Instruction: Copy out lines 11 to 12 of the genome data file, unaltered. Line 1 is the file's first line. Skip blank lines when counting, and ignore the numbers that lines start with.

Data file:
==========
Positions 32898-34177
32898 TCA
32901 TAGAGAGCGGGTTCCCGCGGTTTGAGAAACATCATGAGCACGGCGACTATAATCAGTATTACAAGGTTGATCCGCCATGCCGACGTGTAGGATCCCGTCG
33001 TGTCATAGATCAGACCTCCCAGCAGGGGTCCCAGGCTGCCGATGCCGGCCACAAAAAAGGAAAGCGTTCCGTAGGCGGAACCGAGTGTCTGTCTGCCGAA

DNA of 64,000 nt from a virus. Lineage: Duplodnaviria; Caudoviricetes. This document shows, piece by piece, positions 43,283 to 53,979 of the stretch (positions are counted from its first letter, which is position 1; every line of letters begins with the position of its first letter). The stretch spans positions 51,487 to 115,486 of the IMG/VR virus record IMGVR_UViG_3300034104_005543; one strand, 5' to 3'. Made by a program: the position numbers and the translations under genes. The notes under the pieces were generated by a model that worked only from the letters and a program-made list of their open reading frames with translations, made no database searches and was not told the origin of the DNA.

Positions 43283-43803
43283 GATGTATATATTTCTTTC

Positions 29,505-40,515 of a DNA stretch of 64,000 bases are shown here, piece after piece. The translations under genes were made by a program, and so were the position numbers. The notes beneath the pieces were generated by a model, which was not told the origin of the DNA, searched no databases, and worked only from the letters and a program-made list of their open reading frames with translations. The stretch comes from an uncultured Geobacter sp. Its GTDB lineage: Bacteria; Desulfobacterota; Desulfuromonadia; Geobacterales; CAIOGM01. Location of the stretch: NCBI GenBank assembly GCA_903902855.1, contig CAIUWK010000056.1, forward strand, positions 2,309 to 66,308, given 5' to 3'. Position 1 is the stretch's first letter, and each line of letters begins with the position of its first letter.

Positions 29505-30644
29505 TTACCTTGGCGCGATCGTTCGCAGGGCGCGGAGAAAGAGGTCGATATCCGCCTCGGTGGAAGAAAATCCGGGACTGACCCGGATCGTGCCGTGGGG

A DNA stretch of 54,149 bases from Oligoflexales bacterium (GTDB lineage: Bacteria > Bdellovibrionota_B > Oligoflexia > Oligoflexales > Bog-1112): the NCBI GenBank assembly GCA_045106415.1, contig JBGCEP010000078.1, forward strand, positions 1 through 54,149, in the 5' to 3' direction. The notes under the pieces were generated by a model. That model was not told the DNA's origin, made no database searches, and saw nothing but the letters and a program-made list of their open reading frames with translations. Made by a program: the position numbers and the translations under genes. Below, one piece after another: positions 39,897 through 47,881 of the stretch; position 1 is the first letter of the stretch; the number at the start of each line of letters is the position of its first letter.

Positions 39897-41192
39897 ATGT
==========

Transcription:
A DNA stretch of 54,149 bases from Oligoflexales bacterium (GTDB lineage: Bacteria > Bdellovibrionota_B > Oligoflexia > Oligoflexales > Bog-1112): the NCBI GenBank assembly GCA_045106415.1, contig JBGCEP010000078.1, forward strand, positions 1 through 54,149, in the 5' to 3' direction. The notes under the pieces were generated by a model. That model was not told the DNA's origin, made no database searches, and saw nothing but the letters and a program-made list of their open reading frames with translations. Made by a program: the position numbers and the translations under genes. Below, one piece after another: positions 39,897 through 47,881 of the stretch; position 1 is the first letter of the stretch; the number at the start of each line of letters is the position of its first letter.

Positions 39897-41192